Elie Wiesel: A Last Breath of Witness - Y Magazine
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Elie Wiesel: A Last Breath of Witness

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A Voice for Humanity: Haunted by his memories of the Holocaust, survivor Eliezer Wiesel became an outspoken defender of oppressed people everywhere. Wiesel received the Nobel Peace Prize in 1986 and a BYU honorary doctorate in 1989. This essay is adapted from his 1985 BYU forum address. Wiesel passed away in July 2016.

Many years ago, a young boy from the Carpathian Mountains arrived from a place of darkness and fear and anguish to another place of darkness and fear and anguish. That boy came into that universe of malediction, seeing that so many thousands of Jews—men, women, and children—converged upon one place of destruction with flames mounting, devouring the sky.

I was that boy, and I should have stayed there. And yet, for reasons that remain unknown to me, I belong to the tragic minority who survived. And since then I wonder, what am I to do with the knowledge I inherited from those places?

The answer has always been that, first, I must bear witness. I did not leave them behind; they left me behind. And since I am here, I must be a truthful witness. Second, I must never allow knowledge, memory, and experience—though they are filled with cruelty and tears and agony—to be used against human beings. They must serve as links, as bridges between ethnic groups, between young and old, between Jew and not Jew.

I was born Jewish and therefore I feel myself always as a son of the Jewish people. If Jews somewhere are suffering, it is my duty to help them. When Soviet Jews are oppressed, I must help Soviet Jews. When Jews in Ethiopia are hungry, I must help them.

But that is never exclusive. If there are dissidents in Russia who are not Jewish, and they are persecuted, I must also speak up for them. If there are men and women who face hunger in Ethiopia, we must do something for these men and women. If not, we are guilty. It is the Jew in me who must open himself to everybody.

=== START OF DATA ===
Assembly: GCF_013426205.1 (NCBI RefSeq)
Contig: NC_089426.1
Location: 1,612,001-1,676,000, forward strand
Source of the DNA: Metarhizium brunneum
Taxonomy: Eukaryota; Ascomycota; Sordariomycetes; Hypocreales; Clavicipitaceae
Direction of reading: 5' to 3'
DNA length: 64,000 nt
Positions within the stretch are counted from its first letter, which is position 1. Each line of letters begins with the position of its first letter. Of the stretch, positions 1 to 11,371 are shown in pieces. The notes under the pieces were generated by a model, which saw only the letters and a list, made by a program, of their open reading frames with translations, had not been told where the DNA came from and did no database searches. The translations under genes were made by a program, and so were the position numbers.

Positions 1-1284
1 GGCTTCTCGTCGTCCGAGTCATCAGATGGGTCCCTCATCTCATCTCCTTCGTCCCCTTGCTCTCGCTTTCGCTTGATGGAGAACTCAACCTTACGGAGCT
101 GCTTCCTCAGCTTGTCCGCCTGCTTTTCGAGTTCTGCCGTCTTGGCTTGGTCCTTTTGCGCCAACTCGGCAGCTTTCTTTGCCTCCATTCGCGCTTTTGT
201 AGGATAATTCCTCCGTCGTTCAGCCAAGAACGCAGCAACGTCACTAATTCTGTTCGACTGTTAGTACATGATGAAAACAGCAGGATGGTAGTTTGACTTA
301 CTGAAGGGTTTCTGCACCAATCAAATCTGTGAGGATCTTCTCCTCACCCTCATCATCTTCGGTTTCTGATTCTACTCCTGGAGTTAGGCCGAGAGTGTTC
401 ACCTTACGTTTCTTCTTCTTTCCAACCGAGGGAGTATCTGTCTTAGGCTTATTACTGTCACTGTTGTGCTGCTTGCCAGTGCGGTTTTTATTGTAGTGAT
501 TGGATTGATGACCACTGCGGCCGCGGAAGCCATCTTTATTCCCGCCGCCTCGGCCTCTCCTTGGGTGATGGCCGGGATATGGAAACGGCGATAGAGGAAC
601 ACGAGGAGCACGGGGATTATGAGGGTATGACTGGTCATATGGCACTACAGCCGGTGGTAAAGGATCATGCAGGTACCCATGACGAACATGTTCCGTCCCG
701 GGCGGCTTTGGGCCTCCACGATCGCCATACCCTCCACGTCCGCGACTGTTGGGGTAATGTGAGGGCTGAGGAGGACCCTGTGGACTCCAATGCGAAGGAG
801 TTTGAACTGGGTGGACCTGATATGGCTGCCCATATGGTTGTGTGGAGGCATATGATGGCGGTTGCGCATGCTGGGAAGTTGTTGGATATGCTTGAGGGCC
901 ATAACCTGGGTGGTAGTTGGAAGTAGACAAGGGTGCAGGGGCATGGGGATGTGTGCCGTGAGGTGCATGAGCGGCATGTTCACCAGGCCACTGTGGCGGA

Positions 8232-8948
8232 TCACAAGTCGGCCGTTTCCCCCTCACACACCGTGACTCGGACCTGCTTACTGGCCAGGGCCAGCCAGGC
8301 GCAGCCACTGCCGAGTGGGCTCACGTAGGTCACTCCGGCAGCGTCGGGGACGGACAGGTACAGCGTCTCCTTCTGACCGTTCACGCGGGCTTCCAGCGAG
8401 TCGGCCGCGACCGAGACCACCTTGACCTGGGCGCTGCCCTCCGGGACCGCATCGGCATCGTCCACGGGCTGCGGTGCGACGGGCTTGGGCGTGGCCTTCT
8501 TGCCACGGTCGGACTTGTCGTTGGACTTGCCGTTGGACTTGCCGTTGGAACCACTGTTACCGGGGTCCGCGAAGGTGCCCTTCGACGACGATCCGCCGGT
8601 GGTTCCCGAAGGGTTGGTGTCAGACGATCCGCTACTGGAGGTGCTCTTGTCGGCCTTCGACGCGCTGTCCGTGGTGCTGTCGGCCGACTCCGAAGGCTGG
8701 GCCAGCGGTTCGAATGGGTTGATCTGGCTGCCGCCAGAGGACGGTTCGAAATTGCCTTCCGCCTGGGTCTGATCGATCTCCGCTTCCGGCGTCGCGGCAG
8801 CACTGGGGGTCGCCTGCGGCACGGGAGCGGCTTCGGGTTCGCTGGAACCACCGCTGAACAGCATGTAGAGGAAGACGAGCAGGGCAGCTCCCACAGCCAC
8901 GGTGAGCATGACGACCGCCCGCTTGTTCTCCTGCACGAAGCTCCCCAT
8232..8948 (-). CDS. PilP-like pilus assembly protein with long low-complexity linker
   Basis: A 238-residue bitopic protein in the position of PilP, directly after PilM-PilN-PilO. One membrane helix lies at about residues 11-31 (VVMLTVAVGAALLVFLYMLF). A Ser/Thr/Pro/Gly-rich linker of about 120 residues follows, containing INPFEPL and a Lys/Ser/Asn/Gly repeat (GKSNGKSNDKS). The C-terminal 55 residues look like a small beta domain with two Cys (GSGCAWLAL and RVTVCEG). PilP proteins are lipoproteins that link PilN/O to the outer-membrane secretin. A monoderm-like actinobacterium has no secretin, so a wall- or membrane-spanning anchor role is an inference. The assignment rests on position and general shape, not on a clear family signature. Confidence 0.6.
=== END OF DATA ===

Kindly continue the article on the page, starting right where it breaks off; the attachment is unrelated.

“We are moved by despair, but we must never be moved to despair.” —Elie Wiesel

After the war I was convinced that out of so much suffering something good must happen. I felt that beyond the despair there must be hope. The hope was that never again would certain things be possible, that because of what happened to us, all other people would be saved from totalitarianism, from cruelty, from hunger, from humiliation. I would never have believed then that in my lifetime there would again be religious wars, economic wars, ethnic wars. Is it that we have not done our work? Is it that our testimony was not received? This is my despair.

If this message that we give now with our last breath—soon the last survivor will be gone—will not move the world toward humanity, what will? Therefore, I am here. In spite of my anguish, we must continue. Oh yes, we are moved by despair, but we are never moved to despair.

When I was young, I was convinced that if I were to fast enough days and lead a good life and say the proper prayers, I would bring the Messiah. Now I am no longer sure. What is my hope today?

One day a just man—young, vibrant, dynamic—decided that he must save the city of Sodom, the epitome of sin and deceit. So he began going from street to street, from marketplace to marketplace. “Men and women,” he said, “do not steal. Men and women, do not lie, do not sin.”

In the beginning people stopped to listen because he was amusing. After all, how many just men came to Sodom? But after a while he repeated himself so much that they stopped listening.

After many years, he was so old that he could hardly walk, yet he was walking every morning, going from street to street, from marketplace to marketplace, and saying, “People, you are destroying yourselves. Repent. Remember God.”

Nobody listened. Then one little child stopped the man and said, “Poor stranger, poor teacher, why do you do all that? Don’t you see that it’s useless?”

“Yes,” said the old man.

“Then why do you continue?”

And the old teacher said, “I will tell you why, my son. In the beginning when I came here, I was convinced that I would manage to change them. Now I know I will never change them. But if I continue and I shout louder and louder and I scream more and more, it is because I don’t want them to change me.”